Shall we begin with some rational discourse? Despite rabid chattering from the left, granting a pardon to former, now disgraced and un-reelected Maricopa County, Arizona Sheriff Joe Arpaio is not an impeachable offense. The President can pardon whomsoever he wishes, with or without prior review by the Department of Justice or review by Congress or review by you or me or anyone else. Nor is he prohibited from pardoning those not yet sentenced or before sentence is served or partly served. The pardon power is essentially unfettered.

“…and [the President] shall have Power to grant Reprieves and Pardons for Offenses against the United States, except in cases of impeachment.” United States Constitution, Article II, Section 2 paragraph 1.

While not an impeachable offense, Trump’s pardon of Arpaio certainly rises to the level of a moral offense. In that regard it still lacks uniqueness. President Bill Clinton’s pardon of Marc Rich might easily bear the label of rising to the level of a moral offense. Rich was on the run, having fled the country to avoid serving two consecutive life sentences based on the 65 criminal charges that had been brought against him. That his wife was a major contributor to the Democratic Party was never proven to constitute a quid pro quo for the pardon, though many suspect that it was.

What sets the Arpaio pardon apart is that its immorality is based on a shared racism and a totalitarian bent between pardoner and pardonee. The laundry list of racially delineated offenses by both Arpaio and Trump has been much covered these last few days. Indeed Arpaio’s conviction was for criminal contempt of court related to racial profiling and false arrest based on immutable racial traits. ..appearing to be of Hispanic origin. What intrigues me is what has not been reported. The arrogant authoritarianism of both men in pursuit of racist objectives and personal power.

Having lived for five years in Maricopa County, Arizona, I have some perspective on the person and operating style of Joe Arpaio. Having lived under a Trump presidency these seven months, I have some familiarity with his style as well. For clarities sake, I saw “Sheriff Joe” twice during my time in Arizona. Once he was on horseback with the mounted division of the Sheriff’s office. The other time I observed him riding high in a militarized armored personnel carrier…his choice of seasonal transport for the Carefree, Arizona Christmas Parade. For fair reporting, he was quite popular – a considerable celebrity – in north Maricopa County, including Scottsdale (where I lived), Cave Creek and Carefree.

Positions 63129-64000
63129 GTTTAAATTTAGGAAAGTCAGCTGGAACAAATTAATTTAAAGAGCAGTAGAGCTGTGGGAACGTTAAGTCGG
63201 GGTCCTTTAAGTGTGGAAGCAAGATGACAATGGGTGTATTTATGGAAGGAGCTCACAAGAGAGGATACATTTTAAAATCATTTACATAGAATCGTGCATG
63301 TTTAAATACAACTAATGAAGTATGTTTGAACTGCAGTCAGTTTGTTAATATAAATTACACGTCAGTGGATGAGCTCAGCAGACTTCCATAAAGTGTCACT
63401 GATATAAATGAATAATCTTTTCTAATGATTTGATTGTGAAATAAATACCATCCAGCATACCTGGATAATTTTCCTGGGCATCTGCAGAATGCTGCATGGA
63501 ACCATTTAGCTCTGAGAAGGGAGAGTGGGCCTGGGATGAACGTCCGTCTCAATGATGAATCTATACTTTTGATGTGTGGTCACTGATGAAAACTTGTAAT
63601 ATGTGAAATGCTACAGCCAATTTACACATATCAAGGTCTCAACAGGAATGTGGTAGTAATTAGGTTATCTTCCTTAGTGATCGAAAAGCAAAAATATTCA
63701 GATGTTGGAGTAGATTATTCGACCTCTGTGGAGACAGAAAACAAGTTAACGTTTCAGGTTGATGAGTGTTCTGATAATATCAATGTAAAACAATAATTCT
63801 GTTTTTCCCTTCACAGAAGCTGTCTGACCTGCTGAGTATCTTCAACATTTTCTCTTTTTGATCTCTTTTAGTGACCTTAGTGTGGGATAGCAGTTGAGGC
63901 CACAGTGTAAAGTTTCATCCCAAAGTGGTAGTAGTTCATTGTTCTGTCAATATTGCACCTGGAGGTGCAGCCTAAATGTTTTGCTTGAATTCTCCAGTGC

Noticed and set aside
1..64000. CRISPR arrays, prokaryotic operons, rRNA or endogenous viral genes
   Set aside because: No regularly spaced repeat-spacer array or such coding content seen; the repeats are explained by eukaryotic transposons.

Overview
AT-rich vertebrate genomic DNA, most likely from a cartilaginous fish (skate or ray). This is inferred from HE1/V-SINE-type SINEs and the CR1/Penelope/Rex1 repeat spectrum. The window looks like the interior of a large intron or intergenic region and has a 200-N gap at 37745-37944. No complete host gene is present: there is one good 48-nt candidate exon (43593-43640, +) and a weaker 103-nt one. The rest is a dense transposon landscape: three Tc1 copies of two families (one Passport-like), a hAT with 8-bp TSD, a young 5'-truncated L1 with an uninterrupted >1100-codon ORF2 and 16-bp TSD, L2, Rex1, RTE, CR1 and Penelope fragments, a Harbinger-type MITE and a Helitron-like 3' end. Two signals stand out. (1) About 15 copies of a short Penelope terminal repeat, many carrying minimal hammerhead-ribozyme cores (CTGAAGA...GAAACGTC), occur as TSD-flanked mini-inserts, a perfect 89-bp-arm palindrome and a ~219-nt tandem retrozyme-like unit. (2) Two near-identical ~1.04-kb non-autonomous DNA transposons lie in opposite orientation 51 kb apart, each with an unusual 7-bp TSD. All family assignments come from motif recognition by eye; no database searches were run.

It is possible that I have disclosed before that I once met Donald Trump at a charity gala in NYC in the late 90’s. I didn’t like him then, and my opinion hasn’t changed. We did, however, cash his check and send him a thank you letter which likely went out over my signature as board chair.

Arpaio’s infamous immigration raids reached the point that the Department of Homeland Security revoked Maricopa County’s section 287(g) contract which had for years allowed Arpaio to assist ICE in detaining “illegal aliens”. Revocation of the contract was in 2011 and based on a years’ long investigation at that point. That it wasn’t until 2017 until he was found in contempt is amazing in itself given the extent of knowledge about his racist activities. From personal recollection, he sent a full squad of officers to raid Mesa City Hall to round up the cleaning crew to determine whether they had “illegals” cleaning public toilets. Meanwhile serious crime in Maricopa County went unattended.

Racism was enforced, and Arpaio’s power enhanced, in Maricopa County by use of threat and intimidation. If a government official questioned the Sheriff’s budget or operations, that official might find his/her residence surrounded by Sheriff’s deputies late at night serving a search warrant on trumped up charges as the neighbors watched. Judges who ran afoul of Arpaio would soon learn that the Sheriff’s office was unable to deliver prisoners from the County Jail to that judge’s courtroom for hearings. More than $40 million was paid by Maricopa County during Arpaio’s reign for violations of prisoner’s civil rights as well as race based discrimination. People lived in fear of Arpaio, and he was not afraid to ladle out reasons to fear him and his deputies. Sound like any presidential attempts at intimidation and governance by fear?

These two, Trump and Arpaio, go back together at least to the birther movement. Both were prominent proponents of that racist meme. Arpaio actually opened an investigation and assigned detectives. He also supported the Arizona legislature’s attempt to force presidential candidates to present birth certificates in order to be placed on the ballot. Trump and Arpaio have one other thing in common. They are both publicity hounds. Both love the spotlight and the celebrity.

They are kindred spirits, in their racism, in their threatening style of governance, in their love of public attention, in their bombast. It is no surprise that one would pardon the other, but it is a damn shame that people like these two are setting a racist and incendiary tone for so many gullible Americans.

ELIJAH SWEETE
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